Tuesday, September 28, 2010

The End of Altruism

The following essay is recycled from my website entry dated April 16, 2009.

Evolution is not “survival of the fittest.” Preachers like to portray evolution as bloody and merciless, favoring the powerful and violent animals over the weak and benign. But this picture is incorrect. Although evolution sometimes produces violence, it more often produces altruism in the world of animals. Altruism is when one animal is nice to another animal of the same species.

Evolution produces altruism in three ways. First, natural selection favors animals that help their close relatives to reproduce—for in this way, the animal can indirectly pass its genes into the next generation. The love of parents for children is biological, and is found in birds and mice as well as in humans. Second, natural selection favors direct reciprocity, in which an animal does something nice for another animal, in anticipation of getting the favor returned in the future. Third, natural selection favors indirect reciprocity, in which an animal (always a human animal, as far as we know) does something nice for another animal that cannot possibly ever return the favor—and thereby receives greater social status and esteem. We admire rich, generous donors. Animals—especially human animals—invest in “social capital”: having friends and admirers is usually better than having money in the bank.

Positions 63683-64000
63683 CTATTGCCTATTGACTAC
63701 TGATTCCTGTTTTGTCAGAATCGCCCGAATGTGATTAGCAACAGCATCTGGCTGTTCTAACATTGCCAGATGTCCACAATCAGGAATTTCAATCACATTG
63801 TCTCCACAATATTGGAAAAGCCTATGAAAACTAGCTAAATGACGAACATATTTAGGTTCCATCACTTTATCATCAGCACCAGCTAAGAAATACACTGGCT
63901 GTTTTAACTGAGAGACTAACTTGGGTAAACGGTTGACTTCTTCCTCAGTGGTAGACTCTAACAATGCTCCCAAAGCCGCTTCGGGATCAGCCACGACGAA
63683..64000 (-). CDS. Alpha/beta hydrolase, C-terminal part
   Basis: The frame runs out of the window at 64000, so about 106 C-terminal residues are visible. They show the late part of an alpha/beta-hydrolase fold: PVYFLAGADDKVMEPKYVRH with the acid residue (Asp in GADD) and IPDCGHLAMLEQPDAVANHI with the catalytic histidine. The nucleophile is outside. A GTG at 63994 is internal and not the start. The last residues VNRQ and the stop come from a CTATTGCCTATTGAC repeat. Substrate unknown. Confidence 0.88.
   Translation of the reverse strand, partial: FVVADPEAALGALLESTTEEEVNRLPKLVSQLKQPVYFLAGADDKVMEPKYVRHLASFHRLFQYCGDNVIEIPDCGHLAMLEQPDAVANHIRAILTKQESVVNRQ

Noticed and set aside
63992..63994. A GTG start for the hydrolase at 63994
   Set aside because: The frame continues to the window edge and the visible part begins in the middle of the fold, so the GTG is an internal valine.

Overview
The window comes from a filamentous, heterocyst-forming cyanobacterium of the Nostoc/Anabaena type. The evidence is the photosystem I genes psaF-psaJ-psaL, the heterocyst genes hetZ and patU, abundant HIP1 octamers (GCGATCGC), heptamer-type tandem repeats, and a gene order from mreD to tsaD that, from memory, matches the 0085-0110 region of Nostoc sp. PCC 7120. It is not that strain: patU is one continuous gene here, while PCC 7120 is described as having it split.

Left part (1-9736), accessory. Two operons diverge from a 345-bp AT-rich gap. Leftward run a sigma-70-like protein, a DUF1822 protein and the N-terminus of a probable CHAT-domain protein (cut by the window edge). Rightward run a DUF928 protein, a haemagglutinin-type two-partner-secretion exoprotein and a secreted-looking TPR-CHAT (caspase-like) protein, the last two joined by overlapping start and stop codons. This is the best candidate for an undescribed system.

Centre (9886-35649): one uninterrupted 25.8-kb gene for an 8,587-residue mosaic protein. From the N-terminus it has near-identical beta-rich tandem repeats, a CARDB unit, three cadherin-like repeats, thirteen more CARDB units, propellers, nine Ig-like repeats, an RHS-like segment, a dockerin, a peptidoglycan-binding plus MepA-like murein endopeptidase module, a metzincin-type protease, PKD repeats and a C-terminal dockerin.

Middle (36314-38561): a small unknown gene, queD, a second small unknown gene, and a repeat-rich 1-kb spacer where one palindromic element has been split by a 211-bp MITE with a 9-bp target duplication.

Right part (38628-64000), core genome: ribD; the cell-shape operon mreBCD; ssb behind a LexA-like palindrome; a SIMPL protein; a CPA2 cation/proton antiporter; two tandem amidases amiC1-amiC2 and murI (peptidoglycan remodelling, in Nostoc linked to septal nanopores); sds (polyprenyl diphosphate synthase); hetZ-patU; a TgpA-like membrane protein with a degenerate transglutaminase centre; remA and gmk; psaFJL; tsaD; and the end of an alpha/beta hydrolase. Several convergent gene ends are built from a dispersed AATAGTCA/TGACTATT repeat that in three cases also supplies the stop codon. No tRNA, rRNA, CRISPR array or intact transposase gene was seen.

Altruism was perhaps the most important process in human evolution. Our species existed as tribes. These tribes usually fought one another, but within each tribe there was a lot of altruism. The chief of the tribe enjoyed some benefits not available to other tribal members, but was not much richer than they, and did not enslave them or take all of their resources away from them. The primary reason they did not do this is because they would have to look their fellow tribesmen in the eye while doing it.

But with the beginning of civilization, altruism began to fall apart. Kings could enslave poor people or take all of their riches away from them. In a large city-state or empire, the king could hide in his throne-room and did not have to look his victims in the eye. Democracy began partly as a way of destroying the power of kings to do this. Today, very few kings remain and those few are primarily ornamental. Dictators may briefly get away with such behavior. But right here in the United States, rich people are able to oppress poor people in a way not very different from the way kings treated their slaves. Rich people today can take the life savings away from their victims while hiding in boardrooms and mansions, just as kings could hide in their palaces.

If only the rich people who caused the financial crisis in America, and which has spread around the world, could be made to look their victims in the eye! Maybe then they would be unable to walk off with millions of dollars of money from the federal government and from their investors, and altruism would return to our society.

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